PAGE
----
While the effects of prolonged sleep deprivation on seizure occurrence has been thoroughly explored, little is known about the effects of day-to-day variations in the duration and quality of sleep on seizure probability.

The results from this paper suggest that day-to-day deviations from regular sleep duration correlates with changes in seizure probability. Sleeping longer, by 1·66 ± 0·52 h, may offer protective effects for patients with refractory focal epilepsy, reducing seizure risk. Furthermore, the occurrence of a seizure may disrupt sleep patterns by elongating sleep and, if the seizure occurs during sleep, reducing its quality.

Katrina L. Dell, Daniel E. Payne, Vaclav Kremen, Matias I. Maturana, Vaclav Gerla, Petr Nejedly, Gregory A. Worrell, Lhotska Lenka, Filip Mivalt, Raymond C. Boston, Benjamin H. Brinkmann, Wendyl D’Souza ,Anthony N. Burkitt, David B. Grayden, Levin Kuhlmann, Dean R. Freestone, and Mark J. Cook.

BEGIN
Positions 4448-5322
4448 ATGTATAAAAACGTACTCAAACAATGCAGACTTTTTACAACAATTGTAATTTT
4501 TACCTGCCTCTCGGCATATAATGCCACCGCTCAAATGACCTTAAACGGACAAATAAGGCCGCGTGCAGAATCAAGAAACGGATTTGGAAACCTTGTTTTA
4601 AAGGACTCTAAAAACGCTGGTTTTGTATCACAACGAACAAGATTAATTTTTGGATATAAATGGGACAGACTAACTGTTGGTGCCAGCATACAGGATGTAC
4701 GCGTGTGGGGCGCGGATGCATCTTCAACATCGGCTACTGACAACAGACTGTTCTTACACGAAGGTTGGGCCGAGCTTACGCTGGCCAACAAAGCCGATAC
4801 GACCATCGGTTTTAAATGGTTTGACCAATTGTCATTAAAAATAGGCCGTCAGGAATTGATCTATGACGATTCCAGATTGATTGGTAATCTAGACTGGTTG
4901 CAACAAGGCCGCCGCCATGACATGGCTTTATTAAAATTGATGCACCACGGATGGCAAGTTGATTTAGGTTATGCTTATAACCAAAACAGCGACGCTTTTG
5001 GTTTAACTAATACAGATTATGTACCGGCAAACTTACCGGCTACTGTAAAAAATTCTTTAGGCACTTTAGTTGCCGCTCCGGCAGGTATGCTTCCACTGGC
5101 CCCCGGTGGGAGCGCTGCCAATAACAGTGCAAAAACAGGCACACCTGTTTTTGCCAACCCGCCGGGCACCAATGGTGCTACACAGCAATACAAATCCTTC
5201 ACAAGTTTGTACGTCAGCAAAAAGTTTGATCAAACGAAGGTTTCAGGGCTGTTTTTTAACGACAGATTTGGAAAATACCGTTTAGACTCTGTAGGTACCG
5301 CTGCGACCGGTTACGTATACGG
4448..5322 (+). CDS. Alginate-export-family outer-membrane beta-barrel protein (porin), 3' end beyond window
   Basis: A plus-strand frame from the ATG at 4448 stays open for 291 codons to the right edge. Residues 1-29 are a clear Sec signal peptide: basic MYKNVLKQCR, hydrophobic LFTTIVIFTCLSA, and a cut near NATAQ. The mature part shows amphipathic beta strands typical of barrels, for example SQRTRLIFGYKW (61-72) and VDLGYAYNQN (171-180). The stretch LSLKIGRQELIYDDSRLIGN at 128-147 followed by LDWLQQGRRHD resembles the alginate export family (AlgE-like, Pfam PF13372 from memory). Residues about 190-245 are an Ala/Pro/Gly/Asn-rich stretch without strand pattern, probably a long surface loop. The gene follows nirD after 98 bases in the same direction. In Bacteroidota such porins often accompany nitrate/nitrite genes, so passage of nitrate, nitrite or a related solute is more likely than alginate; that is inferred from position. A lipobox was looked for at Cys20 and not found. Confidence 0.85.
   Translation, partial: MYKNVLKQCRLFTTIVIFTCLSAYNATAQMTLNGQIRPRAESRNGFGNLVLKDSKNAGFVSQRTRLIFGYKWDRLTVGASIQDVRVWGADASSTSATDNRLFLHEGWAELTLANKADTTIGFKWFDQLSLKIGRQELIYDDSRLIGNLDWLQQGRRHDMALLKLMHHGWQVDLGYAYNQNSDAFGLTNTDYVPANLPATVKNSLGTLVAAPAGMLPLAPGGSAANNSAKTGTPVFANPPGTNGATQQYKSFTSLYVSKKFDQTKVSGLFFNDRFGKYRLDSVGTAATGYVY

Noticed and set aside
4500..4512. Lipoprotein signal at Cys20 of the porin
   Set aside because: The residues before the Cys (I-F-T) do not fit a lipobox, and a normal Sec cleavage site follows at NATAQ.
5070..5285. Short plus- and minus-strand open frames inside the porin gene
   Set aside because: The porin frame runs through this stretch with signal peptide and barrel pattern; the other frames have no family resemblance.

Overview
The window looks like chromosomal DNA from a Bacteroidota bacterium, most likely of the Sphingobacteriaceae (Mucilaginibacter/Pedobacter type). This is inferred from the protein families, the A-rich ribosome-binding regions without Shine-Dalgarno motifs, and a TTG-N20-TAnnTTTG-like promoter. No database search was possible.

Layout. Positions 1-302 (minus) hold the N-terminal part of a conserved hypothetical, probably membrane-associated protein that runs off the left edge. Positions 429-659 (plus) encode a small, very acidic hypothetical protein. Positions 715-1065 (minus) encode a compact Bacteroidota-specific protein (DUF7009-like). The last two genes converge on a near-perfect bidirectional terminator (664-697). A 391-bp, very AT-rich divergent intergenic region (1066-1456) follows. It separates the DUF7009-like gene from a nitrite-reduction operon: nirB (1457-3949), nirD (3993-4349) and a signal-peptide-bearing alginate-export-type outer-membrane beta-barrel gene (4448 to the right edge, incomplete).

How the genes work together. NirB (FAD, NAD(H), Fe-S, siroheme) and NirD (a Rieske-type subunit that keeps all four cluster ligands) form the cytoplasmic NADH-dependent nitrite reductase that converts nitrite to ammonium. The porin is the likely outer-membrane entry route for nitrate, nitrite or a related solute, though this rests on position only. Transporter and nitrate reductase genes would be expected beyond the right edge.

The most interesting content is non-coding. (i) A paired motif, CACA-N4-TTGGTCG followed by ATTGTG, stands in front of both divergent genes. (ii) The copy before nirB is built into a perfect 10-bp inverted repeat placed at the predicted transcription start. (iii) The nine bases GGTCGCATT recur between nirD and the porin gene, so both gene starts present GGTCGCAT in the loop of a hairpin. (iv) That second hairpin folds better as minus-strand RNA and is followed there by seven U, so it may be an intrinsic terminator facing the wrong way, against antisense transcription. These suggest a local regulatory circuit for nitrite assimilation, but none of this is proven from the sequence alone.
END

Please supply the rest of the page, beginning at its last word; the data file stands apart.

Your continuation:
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While the effects of prolonged sleep deprivation on seizure occurrence has been thoroughly explored, little is known about the effects of day-to-day variations in the duration and quality of sleep on seizure probability. The results from this paper suggest that day-to-day deviations from regular sleep duration correlates with changes in seizure probability. Sleeping longer, by…